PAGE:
Kevin Kwan uses culture as a lens through which wealth is shown. Extravagent art (“He didn’t have any Rothkos or Pollocks or the other dead American artists one was required to hang on the wall in order to be considered truly rich these days.”) is displayed. Extravagent food (“It’s always guesswork when you’re eating cuisine, even more so when it’s Pacific Rim fusion molecular cuisine.”) is consumed. Extravagent fashion (“Astrid was the first to pair a vintage Saint Laurent Le Smoking jacket with three-dollar batik shorts bought off a beach vendor in Bali, the first to wear the Antwerp Six, and the first to bring home a pair of red-heeled stilettos from some Parisian shoemaker named Christian.”) is worn. And just as culture permeates the displays of wealth, the displays of wealth permeate the structure of the book. If there’s a character we’re supposed to dislike, we’re supposed to dislike them because of how they relate to wealth. One such character forces his family into expensive designer clothes just to preen for the paparazzi. He eventually recieves his comeuppance, but through a process in which the protagonist receives a diamond necklace that allows her to display wealth and get higher status. When the book uses money and status as its moral currency, it undercuts any lesson about the dangers of wealth-based peacocking. In fact it implies that justice and wealth are entangled.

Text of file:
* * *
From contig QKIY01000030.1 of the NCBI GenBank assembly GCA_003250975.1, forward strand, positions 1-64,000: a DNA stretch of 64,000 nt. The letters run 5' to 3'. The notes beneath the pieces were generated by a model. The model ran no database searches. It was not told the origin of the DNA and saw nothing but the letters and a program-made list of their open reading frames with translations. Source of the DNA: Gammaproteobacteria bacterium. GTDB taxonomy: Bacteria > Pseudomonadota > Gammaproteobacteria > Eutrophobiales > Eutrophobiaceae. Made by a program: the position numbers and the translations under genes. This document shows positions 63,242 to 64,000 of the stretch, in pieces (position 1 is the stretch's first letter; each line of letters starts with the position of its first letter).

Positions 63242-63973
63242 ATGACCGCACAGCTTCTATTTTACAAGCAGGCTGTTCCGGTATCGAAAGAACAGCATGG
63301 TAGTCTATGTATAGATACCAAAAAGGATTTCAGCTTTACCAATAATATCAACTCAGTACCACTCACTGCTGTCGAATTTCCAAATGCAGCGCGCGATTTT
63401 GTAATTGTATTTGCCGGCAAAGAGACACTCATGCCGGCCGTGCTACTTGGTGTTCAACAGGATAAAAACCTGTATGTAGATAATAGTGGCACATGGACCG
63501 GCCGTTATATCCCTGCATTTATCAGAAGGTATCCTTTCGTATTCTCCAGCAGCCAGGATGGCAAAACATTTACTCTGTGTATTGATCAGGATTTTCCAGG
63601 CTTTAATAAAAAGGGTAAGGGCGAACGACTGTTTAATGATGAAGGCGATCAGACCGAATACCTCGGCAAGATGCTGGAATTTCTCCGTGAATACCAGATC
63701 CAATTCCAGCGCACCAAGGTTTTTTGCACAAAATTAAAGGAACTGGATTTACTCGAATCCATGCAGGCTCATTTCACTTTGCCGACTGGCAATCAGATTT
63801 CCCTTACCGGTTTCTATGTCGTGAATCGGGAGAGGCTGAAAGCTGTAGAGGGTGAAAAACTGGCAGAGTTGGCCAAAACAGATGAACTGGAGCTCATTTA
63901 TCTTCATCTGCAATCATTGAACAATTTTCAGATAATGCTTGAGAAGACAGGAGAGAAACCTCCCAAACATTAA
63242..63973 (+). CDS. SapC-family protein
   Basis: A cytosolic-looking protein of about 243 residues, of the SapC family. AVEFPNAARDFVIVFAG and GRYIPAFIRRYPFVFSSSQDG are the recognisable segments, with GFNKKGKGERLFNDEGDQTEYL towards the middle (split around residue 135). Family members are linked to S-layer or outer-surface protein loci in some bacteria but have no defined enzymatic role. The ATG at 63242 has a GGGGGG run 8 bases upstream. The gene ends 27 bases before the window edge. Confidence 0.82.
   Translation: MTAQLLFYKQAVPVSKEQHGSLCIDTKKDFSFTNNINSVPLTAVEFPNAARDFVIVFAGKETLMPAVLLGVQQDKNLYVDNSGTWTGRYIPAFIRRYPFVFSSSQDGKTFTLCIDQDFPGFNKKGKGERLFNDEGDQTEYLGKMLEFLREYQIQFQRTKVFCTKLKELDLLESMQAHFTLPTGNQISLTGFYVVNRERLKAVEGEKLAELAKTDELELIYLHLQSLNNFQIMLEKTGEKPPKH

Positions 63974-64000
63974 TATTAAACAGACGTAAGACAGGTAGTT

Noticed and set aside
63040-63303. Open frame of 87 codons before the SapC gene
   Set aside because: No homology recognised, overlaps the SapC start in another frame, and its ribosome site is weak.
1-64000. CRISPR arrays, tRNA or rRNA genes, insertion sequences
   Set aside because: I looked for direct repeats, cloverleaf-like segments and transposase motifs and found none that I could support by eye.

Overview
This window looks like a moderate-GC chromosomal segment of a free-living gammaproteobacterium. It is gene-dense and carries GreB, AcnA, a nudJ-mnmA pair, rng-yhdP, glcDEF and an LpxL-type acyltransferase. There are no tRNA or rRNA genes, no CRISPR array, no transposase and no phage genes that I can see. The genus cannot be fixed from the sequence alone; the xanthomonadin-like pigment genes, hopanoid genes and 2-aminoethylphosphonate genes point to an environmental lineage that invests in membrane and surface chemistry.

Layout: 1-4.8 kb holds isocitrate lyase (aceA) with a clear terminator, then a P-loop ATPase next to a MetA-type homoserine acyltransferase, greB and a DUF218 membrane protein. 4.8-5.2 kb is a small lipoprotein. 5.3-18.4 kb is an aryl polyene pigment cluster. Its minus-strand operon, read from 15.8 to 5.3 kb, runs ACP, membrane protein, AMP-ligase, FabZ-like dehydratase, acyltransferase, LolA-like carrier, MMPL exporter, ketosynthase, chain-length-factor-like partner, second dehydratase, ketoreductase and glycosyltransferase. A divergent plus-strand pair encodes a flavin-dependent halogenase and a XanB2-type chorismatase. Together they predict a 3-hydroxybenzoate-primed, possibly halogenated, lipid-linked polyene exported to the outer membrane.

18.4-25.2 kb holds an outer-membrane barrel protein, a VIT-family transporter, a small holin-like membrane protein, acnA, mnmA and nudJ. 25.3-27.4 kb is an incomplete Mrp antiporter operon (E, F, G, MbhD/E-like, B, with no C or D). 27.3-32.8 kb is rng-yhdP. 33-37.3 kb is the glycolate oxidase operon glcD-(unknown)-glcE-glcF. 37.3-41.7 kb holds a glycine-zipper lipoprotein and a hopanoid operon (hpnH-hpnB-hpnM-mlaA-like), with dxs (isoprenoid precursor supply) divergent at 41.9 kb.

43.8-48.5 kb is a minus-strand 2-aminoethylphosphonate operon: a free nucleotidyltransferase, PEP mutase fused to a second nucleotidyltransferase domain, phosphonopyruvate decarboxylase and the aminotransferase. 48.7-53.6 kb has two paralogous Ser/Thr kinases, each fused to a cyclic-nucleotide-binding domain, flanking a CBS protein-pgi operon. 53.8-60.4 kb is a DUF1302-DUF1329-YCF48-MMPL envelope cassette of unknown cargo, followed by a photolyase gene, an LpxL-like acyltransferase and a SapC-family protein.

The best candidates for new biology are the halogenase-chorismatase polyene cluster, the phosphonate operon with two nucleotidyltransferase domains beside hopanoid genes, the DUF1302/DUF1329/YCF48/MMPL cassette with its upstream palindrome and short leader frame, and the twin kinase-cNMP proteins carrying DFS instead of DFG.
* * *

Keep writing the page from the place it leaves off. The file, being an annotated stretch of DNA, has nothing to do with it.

A key theme in Crazy Rich Asians is the struggle to integrate into an unfamiliar world. The less wealthy, female lead struggles to gain acceptance in the world of the more wealthy, male lead. CRA makes it clear that this is a one-way struggle; the male protagonist effortlessly integrates with his counterpart’s enviroment. This pattern is further mirrored in the B plot. The secondary protagonist’s marriage crumbles because her less wealthy husband fails to integrate into her world. The structure of the theme conflates success with the approval of those wealthier than you.

All of this sums to a feeling of discontent that doesn’t have a real basis. Crazy Rich people aren’t happier than the rest of us - additional income only makes you happier up to a point. 2 The hedonic treadmill inevitably wears luxury down to the mundane. But reading about people enjoying private jets and personal chefs makes you want to be rich. Reading about people who simply inherited their money and status makes you want to get rich without effort. That’s the kind of wish that doesn’t drive you to action, it just increases your longing. You want to win a lottery, but not just any lottery. Crazy Rich Asians makes you want to play the lottery of birth, which nobody - no matter how incomprehensibly wealthy - can buy another ticket for.


  1. NIH Report↩︎

  2. This income satiation point can differ depending on where you are in the world, but is around $75,000.↩︎